BYU among top 25 choices for high-performing high schoolers, study says

Published: Thursday, Aug. 15 2013 8:15 p.m. MDT

The BYU Quad

Stuart Johnson

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PROVO — A Harvard study that sought a new method for ranking U.S. colleges named BYU the 21st most popular university among high-achieving high school students.

The study's authors aimed to demonstrate a new method of ranking schools that could not be so easily manipulated by the schools themselves. Other common metrics often used to tout a school's popularity — such as the number of applications submitted or the percentage of students who commit to attend the school after they are accepted — are too easily influenced by the schools themselves, according to the study. So the authors went to a less corruptible source and took their survey directly to the students.

After surveying more than 3,000 high-achieving high schoolers, the authors ranked Harvard, Caltech, Yale and MIT as the nation's four most popular schools. BYU ranked just after Duke and the University of Virginia, and was the only Utah school to make the top 110 schools listed by the study.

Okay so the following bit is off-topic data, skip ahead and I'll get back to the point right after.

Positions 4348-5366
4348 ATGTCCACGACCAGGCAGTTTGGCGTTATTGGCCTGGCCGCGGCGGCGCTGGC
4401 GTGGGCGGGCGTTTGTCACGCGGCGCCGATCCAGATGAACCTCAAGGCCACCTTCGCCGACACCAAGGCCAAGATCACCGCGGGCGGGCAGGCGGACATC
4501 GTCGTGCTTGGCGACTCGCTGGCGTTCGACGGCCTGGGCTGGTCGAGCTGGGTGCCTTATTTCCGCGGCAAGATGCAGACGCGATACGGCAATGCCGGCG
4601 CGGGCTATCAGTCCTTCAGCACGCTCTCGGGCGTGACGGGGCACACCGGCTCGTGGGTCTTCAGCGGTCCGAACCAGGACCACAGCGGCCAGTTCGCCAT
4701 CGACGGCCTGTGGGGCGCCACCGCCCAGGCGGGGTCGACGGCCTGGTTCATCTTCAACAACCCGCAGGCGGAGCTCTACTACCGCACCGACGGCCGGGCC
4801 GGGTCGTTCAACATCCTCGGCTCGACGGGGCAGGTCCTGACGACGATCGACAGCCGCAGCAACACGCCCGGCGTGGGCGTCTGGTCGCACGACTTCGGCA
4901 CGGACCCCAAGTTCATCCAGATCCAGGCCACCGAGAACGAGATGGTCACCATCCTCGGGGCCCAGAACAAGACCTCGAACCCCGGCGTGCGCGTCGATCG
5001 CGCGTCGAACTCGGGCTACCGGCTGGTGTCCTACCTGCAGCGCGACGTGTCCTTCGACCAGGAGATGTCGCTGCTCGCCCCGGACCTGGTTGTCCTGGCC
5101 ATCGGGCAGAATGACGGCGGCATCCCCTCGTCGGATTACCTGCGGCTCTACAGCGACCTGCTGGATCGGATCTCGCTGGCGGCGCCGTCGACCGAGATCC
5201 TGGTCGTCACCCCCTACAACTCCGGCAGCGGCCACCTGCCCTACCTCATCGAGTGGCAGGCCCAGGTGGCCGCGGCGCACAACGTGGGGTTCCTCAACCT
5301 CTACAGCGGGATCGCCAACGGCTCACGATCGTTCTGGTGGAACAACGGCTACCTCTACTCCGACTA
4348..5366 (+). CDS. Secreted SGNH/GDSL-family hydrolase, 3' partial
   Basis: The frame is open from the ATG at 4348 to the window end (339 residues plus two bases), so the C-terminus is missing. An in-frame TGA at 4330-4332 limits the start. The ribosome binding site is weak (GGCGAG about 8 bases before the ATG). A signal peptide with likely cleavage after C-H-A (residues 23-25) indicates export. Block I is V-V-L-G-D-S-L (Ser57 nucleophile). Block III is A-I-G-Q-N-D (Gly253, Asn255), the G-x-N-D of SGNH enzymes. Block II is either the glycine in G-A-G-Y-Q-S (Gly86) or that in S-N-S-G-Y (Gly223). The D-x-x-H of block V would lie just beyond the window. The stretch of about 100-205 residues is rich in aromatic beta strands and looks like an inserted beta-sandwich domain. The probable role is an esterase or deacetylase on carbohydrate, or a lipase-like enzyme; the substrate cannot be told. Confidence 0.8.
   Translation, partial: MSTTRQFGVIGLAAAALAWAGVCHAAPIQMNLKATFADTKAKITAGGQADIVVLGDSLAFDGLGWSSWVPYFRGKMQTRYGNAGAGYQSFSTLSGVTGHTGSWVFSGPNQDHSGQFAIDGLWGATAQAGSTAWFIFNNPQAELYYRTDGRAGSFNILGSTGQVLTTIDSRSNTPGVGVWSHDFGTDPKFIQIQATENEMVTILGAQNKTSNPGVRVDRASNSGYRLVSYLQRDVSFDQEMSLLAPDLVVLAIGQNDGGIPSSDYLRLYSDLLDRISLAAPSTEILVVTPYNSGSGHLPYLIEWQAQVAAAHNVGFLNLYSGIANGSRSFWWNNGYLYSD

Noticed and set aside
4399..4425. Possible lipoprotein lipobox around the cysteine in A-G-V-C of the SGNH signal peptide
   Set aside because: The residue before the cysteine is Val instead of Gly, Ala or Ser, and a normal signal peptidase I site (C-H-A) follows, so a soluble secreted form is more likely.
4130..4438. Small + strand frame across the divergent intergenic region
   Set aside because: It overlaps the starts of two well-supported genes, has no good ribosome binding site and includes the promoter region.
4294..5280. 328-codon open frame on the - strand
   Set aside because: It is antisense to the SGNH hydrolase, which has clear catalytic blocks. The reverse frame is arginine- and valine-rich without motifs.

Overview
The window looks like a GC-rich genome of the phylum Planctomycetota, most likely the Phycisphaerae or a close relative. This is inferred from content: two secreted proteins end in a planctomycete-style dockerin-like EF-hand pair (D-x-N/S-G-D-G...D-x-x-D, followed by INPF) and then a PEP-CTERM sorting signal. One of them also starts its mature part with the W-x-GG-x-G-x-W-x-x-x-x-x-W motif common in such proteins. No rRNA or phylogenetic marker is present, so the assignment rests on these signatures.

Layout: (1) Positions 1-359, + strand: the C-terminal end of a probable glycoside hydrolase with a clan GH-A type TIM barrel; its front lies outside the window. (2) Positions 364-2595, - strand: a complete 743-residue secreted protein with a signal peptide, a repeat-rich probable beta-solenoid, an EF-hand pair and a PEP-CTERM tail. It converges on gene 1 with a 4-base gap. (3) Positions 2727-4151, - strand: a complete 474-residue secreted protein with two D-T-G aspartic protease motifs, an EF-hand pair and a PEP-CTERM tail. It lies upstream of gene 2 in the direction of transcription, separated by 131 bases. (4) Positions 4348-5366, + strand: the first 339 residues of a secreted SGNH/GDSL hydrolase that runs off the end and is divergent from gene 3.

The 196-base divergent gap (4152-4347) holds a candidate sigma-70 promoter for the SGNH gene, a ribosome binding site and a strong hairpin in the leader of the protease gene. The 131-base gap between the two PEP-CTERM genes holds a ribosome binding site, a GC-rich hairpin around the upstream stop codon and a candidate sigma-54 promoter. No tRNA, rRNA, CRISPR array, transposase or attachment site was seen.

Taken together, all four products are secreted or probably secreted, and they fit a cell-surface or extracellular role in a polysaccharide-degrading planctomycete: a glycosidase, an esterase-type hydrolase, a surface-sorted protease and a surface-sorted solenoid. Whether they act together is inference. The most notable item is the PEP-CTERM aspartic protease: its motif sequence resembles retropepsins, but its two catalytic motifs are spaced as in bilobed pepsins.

BYU's strong academic programs and campus culture make it a popular choice among certain groups of high schoolers, BYU spokesman Joe Hadfield said. He also credited the BYU faculty's dedication to students for the school's growing popularity.

"That seems to grow out of the faculty members' dedication to mentoring students and involving them in research experiences," Hadfield wrote in an email. "Often the most productive researchers here are also among the best teachers, according to students."

The Harvard study was less susceptible to schools' influence than other rankings, according to the authors, because it dodged techniques schools use to bolster their apparent popularity. Some schools encourage students who are not qualified to attend to apply anyway, so they can increase the number of applications they receive each year. Other schools will turn away students they consider overqualified to avoid decreasing the number of accepted students who decline to attend, the study said.

EMAIL: epenrod@deseretnews.com

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